N o p t = 2 η 0 P i s β [ γ s + γ ( 24 s ) ] . #(14)

Equation (14) converges to Equation (13) if rates of degradation are same ( γ = γ ) throughout day. Equation (14) is a more general form and accounts for optimal cleaning days if the degradation rates vary during the sunshine and outside it.

3. Discussion

In this section, we follow through the different parameters in the formulation section and compare the results with existing models as well as interpret and extend the formalism to yield further outcomes. This includes computing total difference in financial loss per year with this model and the existing model in [14], aspects of self-cleaning mechanism, calculation of payback period, introducing sensible and critical cleaning frequency in addition to optimal cleaning frequency.

1) Comparison of financial loss: This model and previous model yields same equation for optimal days. However, we see that this model predicts larger overall energy production per annum (accounting the soiling effects, of course) resulting in less financial loss per annum with the same cleaning frequency as compared to model presented in [14]. If we take the difference of financial loss per annum as in Equation (10) of [14] with this model represented by Equation (11), we get a difference of (say G) as:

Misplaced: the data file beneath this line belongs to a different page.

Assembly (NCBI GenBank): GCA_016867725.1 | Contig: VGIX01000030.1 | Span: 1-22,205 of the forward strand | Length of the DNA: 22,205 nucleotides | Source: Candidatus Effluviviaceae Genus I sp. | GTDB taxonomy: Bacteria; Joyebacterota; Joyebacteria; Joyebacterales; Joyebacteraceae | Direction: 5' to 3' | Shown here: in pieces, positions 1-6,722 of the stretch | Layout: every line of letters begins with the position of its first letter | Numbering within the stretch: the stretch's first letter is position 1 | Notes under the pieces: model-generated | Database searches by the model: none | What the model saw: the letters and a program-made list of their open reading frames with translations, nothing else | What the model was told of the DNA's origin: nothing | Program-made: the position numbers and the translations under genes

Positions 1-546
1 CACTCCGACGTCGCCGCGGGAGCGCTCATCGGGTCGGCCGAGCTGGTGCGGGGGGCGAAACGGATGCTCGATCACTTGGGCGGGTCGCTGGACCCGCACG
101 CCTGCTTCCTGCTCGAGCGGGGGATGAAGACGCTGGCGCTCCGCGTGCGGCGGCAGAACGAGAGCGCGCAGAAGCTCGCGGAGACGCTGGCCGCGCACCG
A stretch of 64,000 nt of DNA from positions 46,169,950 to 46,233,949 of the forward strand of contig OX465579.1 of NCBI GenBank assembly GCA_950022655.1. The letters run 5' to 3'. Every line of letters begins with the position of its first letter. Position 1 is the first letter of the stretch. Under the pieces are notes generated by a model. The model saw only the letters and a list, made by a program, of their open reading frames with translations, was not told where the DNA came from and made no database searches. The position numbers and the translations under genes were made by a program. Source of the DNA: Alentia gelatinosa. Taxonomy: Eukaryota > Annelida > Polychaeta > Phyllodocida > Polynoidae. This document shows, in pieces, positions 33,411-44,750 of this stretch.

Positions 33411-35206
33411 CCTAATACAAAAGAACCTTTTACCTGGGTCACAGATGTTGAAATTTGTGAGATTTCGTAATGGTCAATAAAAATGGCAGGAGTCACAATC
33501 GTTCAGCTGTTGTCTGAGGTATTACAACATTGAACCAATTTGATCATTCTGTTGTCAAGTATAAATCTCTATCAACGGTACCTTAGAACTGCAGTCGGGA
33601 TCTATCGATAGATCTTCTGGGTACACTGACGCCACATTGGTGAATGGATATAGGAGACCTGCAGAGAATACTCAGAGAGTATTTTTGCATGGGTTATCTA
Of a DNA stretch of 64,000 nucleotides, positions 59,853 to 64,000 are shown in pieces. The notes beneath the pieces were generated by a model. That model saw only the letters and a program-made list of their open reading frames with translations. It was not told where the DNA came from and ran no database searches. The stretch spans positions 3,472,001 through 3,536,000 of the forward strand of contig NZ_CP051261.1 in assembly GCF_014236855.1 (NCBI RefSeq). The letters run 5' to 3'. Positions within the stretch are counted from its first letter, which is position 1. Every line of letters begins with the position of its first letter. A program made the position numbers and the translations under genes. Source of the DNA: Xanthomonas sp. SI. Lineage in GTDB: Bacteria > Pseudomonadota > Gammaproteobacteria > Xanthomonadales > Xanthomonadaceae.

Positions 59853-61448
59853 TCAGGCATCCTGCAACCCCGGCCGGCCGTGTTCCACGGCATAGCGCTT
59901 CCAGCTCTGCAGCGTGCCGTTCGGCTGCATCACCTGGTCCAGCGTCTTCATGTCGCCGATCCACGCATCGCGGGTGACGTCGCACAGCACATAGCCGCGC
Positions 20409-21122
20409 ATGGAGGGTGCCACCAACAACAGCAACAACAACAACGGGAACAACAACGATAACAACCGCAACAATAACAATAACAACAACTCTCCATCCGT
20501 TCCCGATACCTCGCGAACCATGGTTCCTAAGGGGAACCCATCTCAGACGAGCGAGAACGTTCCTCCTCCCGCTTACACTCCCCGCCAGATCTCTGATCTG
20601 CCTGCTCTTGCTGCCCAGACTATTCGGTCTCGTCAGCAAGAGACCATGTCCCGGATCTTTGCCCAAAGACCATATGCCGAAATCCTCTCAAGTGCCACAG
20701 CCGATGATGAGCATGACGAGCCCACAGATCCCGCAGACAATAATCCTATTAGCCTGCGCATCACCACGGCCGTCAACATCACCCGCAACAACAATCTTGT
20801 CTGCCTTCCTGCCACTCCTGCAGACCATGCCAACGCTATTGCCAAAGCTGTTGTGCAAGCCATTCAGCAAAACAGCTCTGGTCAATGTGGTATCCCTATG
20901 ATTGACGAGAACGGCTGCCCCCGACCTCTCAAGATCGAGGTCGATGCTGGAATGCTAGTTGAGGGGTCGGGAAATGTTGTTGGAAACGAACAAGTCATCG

G = 365 i s α β 2 ( 2 s 24 ) . #(15)

2) Payback period and self-cleaning mechanism: Another avenue to explore is to imagine instead of manual cleaning, a self-cleaning mechanism is deployed where the cleaning machine derives power from the solar panel itself. This model implies that the calculated payback period is achieved faster than model presented in [14]. To understand it, let C be the total cost of i kilowatt solar panel including installation and X the cost of purchasing and operation of the self-cleaning machine. Then simple payback period for this model would be

τ = C + X 365 i s β l o s s soiling l o s s cleaning . #(16)

If we compare this with [14], all the term in the denominator will be same except with correction term that came from our model i.e.